That being said, I think we can distinguish between killing a neutralized terrorist and not saving a terrorist who has been injured, an act of commission versus an act of omission. Even in the days of the Gemara when there were Halakhic provisions that discriminated between Jew and non-Jew, we were simply forbidden or exempt from acting to help the pagan – we don’t save them or we don’t return their lost object - but nowhere did the Rabbis ever say that we could actively kill them.
Therefore, I could certainly argue that it might be a Kiddush Hashem not to medically treat a terrorist, as a way of conveying to the world that we do not grant them the status of “resistance fighters.” Granting them this underserved status detracts from the vicious nature of their actual intent, and even maligns the character of true resistance fighters whose objective is legitimate resistance. To the extent that hospitals in Israel decide whom to medically treat first based on which injury is most severe, it may mean that a wounded terrorist might be saved at the expense of a less wounded victim of his attack. In such a case, I believe that a Kiddush Hashem might be served by treating the victim before the terrorist.
In sum, a strong case can be made that a terrorist forfeits his life when he decides to become a terrorist insofar as there might not be an affirmative obligation to save him. However, nowhere is there a Halakhic precedent for the active killing of another person simply because he is a terrorist per se.
3. Should external factors, such as personal, political and societal considerations, impact the sentence of a soldier like Elor Azaria?
In addition to the aforementioned, and other Halakhic concerns, there are serious personal, political and societal considerations that could be considered in deciding Elor Azaria’s sentence. While some have called for the immediate pardon of Elor Azaria by the Prime Minister, my inclination is that pardoning him immediately would weaken the power of Israel’s judiciary and the rule of law, to the detriment of the country. However, there are many factors that should be considered in the length of his prison sentence. Was he adequately trained and psychologically prepared for the events that led to the shooting of the terrorist? What will the sentence do in terms of deterring soldiers from engaging such behavior in the future? What will the sentence do to the morale of the soldiers and to the morale of society, that a young boy who was conscripted into the army and placed in a horrible situation snaps and kills an individual whose entire existence is about killing Jews?
What makes this question even more complicated is that the more reasons we cite pointing to a lighter sentence might actually, in the aggregate, point to a stricter sentence. Let me explain with the following example. There are a few instances in the Gemara where we apply the principle of asu chachamim chizuk l’divreihem k’shel Torah – that sometimes the Sages strengthened the severity of Rabbinic laws to be equivalent to Torah laws and sometimes they even strengthened the severity of Rabbinic laws to be even more severe than Torah laws. The Meiri explains that the Sages only did that in situations where society didn’t observe a particular Rabbinic law seriously and flagrant violations of this law were rampant.
The fact that the defendant was a young boy, defending the state of Israel, who killed a terrorist who wanted to kill Jews, has created a general feeling that we should be lenient. Perhaps then one could argue that specifically because of our tendency to be lenient, if we do not engage in asu chizuk l’divreihem k’shel Torah, if we don’t make an example out of him and impose a severe punishment, then soldiers will be lax in this area and we may see more of these types of shootings in the future. According to this approach, specifically because of the outpouring of support for Elor Azaria, we need to impose a harsh sentence so that soldiers understand very clearly that he committed a crime and there is no justification for what he did.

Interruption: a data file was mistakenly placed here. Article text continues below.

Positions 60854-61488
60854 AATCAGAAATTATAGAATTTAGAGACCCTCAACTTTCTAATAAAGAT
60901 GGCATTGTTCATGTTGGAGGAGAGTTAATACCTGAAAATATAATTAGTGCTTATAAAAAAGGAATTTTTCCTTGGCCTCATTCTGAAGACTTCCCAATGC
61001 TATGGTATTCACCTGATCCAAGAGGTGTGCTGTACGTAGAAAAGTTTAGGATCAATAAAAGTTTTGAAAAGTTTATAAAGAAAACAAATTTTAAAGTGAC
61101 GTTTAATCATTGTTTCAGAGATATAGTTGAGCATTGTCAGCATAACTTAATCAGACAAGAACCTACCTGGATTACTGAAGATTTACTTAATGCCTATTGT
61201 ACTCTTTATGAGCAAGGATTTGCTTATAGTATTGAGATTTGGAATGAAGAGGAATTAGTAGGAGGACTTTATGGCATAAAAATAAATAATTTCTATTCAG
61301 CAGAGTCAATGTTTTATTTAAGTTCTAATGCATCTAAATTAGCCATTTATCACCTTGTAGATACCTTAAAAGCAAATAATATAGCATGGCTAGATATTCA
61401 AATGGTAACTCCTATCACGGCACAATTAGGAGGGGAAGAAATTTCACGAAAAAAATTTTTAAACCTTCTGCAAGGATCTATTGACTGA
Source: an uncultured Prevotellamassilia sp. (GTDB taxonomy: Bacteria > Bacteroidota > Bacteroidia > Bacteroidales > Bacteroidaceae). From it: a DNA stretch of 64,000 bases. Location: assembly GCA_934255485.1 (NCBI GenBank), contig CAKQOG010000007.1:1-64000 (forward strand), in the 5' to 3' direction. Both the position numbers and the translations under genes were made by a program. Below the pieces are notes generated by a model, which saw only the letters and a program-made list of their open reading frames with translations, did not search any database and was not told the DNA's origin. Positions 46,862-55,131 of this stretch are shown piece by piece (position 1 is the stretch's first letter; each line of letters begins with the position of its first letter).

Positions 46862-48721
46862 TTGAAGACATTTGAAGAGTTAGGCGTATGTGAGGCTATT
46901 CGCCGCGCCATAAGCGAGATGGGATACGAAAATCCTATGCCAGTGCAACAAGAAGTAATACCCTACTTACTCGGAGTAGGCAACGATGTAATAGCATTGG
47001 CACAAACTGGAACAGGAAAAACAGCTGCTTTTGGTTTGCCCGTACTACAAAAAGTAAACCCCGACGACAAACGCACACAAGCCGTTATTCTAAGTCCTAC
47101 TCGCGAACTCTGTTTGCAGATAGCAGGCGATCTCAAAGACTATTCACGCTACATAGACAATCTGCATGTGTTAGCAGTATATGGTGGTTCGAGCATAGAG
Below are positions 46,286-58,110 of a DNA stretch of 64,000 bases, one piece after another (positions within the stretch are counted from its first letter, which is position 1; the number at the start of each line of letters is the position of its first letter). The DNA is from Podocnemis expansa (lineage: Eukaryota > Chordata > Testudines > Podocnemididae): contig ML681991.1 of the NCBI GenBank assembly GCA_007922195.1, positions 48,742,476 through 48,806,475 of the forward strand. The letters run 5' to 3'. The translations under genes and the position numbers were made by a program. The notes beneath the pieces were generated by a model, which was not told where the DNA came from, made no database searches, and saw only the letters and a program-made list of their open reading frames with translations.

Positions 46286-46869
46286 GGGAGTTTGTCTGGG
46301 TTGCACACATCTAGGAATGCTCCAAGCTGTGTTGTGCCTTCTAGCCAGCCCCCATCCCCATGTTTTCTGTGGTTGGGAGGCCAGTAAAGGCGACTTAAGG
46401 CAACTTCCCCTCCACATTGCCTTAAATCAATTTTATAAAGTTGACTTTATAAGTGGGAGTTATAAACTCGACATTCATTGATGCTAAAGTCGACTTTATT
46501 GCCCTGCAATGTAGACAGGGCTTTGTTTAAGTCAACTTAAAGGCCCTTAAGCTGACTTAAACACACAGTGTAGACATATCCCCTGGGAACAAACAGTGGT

I disagree with this approach. While I do believe that sometimes we need to make an example of someone to stop criminal behavior from spreading, in this case I have seen no evidence that lenient treatment of Elor Azaria would lead to rampant violation of our legal and moral principles or that more Israeli soldiers will be encouraged to do what Elor Azaria did. For that reason, I am unconcerned about the ramifications of reducing his prison sentence due to mitigating circumstances for him personally, and the effect that his conviction and sentencing may have on the Israeli army and Israeli society as a whole. However, if the facts change and if they aren’t as I see them, then I would support a more severe prison sentence. It has been suggested to me that what is often done in situations such as these is to impose a harsher sentence initially to convey the severity of the crime, but at some point after the worldwide attention on the case dies down, to quietly pardon him or grant him clemency. That seems to me to be a reasonable approach.
I am fully aware of my limitations in analyzing this case from afar. While my heart is in Israel, I do live in America. I am not experiencing first-hand what Israeli soldiers in the field undergo, and I know that the real impact of any decision in this case will fall on those who live and serve in Israel. It is my hope and prayer that each of these complicated issues will be explored meaningfully and with the providence they deserve, so that process of sentencing and perhaps clemency that unfolds is a process of which the State of Israel is proud. May God give our leaders the insight and wisdom they need to uphold our pristine values in the dangerous jungle that is the Middle East.